STILLWATER — A package from a reader arrived at The Oklahoman's office a few days ago.
It was an Associated Press story about new Texas coach Charlie Strong's introductory news conference. Certain words and figures were underlined in black pen, such as the years the Longhorns won national titles, Strong's annual salary of about $5 million and the nugget that Texas is the nation's richest athletic program.
But this was underlined in red pen: “(Strong) wants to ‘close the border' to out-of-state programs.”
“Big controversy ahead,” the reader wrote in red at the bottom of the story.
Strong's hiring — which came following Mack Brown's resignation following 16 seasons — was, of course, a national story. Moving forward, it also affects both Oklahoma and Oklahoma State.
Strong brings a reputation for toughness and defense and rebuilding a program in a basketball-crazed state. What could he do in the Texas recruiting hotbed?
He's not only talked about closing those recruiting borders in Texas; he's stepped over the line into Oklahoma and poached arguably OSU's best assistant coach in Joe Wickline and turned him into the Longhorns' offensive coordinator.
Here's a look at the impact Strong could have on our in-state teams.
That marked-up AP story shows some are already thinking about it — and are, perhaps, concerned.
Toughness and discipline
When asked what the word “soft” made him think of, Strong responded with “a pillow.”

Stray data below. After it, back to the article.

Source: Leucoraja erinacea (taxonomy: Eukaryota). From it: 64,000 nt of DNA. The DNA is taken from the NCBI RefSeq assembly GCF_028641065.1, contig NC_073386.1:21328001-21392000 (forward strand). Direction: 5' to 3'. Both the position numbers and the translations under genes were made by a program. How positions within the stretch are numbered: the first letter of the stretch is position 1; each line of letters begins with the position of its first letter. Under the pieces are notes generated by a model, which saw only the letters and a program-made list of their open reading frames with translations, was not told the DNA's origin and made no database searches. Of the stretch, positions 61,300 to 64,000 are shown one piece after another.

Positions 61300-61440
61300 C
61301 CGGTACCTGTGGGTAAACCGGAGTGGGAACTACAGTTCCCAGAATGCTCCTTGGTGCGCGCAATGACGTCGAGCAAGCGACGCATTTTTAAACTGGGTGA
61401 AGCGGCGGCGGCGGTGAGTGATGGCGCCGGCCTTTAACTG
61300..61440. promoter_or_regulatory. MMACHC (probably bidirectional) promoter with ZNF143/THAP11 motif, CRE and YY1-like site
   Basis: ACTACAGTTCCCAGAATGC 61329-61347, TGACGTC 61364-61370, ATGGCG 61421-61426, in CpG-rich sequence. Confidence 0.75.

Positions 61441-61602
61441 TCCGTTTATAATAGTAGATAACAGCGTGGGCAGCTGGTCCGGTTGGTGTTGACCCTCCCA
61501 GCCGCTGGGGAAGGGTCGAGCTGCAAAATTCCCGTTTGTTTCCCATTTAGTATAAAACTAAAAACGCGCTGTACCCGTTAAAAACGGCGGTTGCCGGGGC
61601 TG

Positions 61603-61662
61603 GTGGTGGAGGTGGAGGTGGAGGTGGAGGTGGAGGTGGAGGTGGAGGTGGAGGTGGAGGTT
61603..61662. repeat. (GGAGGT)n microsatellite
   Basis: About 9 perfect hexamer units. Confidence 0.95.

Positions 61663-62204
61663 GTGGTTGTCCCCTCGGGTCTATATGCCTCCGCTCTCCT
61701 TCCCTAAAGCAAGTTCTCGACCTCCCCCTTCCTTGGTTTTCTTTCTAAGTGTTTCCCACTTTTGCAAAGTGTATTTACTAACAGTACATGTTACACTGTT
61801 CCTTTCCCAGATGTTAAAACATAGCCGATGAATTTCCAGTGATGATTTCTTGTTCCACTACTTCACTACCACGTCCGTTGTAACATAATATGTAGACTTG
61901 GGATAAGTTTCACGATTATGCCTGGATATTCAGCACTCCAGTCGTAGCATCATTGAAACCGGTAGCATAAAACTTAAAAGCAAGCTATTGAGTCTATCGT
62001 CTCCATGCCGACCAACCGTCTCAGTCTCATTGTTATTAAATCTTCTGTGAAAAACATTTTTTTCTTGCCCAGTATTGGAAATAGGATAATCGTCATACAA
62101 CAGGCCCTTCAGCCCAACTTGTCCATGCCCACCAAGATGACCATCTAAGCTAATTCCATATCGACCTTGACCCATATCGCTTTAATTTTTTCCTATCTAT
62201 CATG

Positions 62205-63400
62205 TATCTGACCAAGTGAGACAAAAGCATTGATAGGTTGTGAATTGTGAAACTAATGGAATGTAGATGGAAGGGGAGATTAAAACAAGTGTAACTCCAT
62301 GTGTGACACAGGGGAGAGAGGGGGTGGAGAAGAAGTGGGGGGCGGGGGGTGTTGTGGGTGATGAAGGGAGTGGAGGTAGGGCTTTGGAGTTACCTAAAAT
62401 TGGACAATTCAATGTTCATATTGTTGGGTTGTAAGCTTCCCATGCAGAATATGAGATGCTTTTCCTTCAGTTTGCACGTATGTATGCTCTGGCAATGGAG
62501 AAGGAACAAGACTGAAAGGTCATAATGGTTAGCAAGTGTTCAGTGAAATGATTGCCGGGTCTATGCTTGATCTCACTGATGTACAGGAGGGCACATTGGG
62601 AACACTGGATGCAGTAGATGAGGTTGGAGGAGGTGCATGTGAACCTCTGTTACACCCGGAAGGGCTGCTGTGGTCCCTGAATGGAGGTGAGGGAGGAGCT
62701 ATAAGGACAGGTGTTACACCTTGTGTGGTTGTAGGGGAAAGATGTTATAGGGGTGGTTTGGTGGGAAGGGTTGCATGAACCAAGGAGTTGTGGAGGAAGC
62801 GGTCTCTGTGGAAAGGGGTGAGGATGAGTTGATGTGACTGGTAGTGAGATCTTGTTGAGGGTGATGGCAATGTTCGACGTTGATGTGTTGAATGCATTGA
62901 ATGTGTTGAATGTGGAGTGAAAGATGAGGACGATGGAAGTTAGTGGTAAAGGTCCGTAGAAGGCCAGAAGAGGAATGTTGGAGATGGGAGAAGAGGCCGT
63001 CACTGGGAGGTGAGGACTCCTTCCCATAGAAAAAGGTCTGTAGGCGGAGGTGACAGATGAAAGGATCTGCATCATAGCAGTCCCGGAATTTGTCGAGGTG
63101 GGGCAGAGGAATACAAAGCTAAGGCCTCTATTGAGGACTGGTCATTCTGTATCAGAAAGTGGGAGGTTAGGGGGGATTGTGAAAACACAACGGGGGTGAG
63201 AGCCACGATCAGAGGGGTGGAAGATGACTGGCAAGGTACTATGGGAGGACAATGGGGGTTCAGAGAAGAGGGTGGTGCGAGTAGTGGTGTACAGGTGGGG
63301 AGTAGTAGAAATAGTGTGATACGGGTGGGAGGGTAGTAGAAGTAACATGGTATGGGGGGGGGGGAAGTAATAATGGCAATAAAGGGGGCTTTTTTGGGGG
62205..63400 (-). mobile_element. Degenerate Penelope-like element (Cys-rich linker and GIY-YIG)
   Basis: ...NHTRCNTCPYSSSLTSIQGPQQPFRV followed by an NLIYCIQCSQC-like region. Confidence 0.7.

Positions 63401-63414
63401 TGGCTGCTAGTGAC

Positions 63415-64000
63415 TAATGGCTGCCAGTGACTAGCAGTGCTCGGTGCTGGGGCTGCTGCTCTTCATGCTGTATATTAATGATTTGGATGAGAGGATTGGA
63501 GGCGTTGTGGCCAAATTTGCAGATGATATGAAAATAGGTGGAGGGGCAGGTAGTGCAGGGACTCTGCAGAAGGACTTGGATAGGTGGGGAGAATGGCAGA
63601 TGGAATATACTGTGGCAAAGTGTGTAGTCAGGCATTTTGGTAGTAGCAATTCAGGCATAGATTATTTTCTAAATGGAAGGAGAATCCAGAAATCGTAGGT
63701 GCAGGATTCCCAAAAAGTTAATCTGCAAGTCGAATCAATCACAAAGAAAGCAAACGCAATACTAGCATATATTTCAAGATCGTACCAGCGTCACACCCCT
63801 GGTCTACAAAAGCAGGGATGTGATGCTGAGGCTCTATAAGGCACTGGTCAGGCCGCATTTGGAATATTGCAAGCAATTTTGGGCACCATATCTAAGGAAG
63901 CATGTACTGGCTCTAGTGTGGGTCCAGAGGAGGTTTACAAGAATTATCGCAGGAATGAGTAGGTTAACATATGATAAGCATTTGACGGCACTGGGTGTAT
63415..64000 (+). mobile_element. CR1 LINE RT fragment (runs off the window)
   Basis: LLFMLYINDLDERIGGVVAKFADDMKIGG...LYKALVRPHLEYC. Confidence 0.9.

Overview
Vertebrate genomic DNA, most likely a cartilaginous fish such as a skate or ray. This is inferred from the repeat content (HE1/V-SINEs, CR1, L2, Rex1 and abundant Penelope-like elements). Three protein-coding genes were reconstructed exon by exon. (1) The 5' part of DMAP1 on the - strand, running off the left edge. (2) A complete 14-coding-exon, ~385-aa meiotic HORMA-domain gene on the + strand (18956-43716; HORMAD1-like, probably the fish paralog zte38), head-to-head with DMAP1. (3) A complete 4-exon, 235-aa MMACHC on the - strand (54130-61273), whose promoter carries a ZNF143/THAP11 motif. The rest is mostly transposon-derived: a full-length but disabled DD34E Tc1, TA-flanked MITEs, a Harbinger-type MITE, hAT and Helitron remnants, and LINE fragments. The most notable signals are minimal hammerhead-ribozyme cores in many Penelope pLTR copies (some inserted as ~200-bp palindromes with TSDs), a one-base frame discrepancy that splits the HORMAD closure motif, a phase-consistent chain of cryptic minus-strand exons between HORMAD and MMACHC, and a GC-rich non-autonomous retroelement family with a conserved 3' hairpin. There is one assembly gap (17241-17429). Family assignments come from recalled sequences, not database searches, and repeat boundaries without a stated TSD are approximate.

That drew chuckles from the crowd. But Strong knew the reporter was alluding to the perception that the Longhorns lacked grit and tenacity during recent seasons.
Strong vows that will change under his leadership.
“It's all about toughness, and players understand that,” Strong said. “If you're a disciplined program and you prepare them the right way and they have the right focus, that won't be an issue.”
Reports indicate that discipline won't just be on the field. According to the Texas blog Barking Carnival, all players will now be required to live on campus (unless they are a senior who has met a certain academic criteria) and sit in the front two rows of classes.
This tends to go hand-in-hand with the revamped overall attitude.
Texas featured the 2013 Big 12 Defensive Player of the Year in Jackson Jeffcoat. But this Longhorn squad was the definition of middle-of-the-road in the Big 12 in scoring defense (sixth, 25.8 points per game), rushing defense (sixth, 183.1 yards per game), passing defense (fifth, 224.2 yards per game) and total defense (407.2 yards per game).